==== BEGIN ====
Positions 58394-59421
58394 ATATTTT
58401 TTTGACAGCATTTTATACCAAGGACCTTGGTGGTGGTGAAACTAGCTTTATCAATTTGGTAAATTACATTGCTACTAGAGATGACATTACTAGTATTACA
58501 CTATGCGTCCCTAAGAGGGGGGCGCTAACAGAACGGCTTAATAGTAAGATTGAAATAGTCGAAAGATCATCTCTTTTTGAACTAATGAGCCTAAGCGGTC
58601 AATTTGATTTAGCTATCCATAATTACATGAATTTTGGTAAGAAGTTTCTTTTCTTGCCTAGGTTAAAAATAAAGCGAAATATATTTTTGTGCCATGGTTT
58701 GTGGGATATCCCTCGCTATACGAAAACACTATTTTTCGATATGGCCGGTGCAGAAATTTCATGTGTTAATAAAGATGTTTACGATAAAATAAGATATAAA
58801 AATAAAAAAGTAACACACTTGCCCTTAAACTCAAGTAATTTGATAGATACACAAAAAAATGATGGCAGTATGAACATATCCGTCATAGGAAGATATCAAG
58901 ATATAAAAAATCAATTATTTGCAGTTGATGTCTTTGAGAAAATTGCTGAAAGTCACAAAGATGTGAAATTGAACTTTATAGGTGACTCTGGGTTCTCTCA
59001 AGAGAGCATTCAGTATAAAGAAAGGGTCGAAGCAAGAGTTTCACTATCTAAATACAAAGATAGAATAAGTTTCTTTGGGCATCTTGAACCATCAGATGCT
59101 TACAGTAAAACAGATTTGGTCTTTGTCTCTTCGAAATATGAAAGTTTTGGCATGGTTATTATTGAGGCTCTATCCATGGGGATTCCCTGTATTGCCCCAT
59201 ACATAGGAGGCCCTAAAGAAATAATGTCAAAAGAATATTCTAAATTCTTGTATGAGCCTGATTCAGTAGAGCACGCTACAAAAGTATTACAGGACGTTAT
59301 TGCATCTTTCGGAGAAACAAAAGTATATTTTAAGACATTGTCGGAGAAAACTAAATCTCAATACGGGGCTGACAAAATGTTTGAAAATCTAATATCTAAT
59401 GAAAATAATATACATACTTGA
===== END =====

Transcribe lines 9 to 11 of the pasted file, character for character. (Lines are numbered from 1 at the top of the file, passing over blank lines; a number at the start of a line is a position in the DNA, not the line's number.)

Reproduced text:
59001 AGAGAGCATTCAGTATAAAGAAAGGGTCGAAGCAAGAGTTTCACTATCTAAATACAAAGATAGAATAAGTTTCTTTGGGCATCTTGAACCATCAGATGCT
59101 TACAGTAAAACAGATTTGGTCTTTGTCTCTTCGAAATATGAAAGTTTTGGCATGGTTATTATTGAGGCTCTATCCATGGGGATTCCCTGTATTGCCCCAT
59201 ACATAGGAGGCCCTAAAGAAATAATGTCAAAAGAATATTCTAAATTCTTGTATGAGCCTGATTCAGTAGAGCACGCTACAAAAGTATTACAGGACGTTAT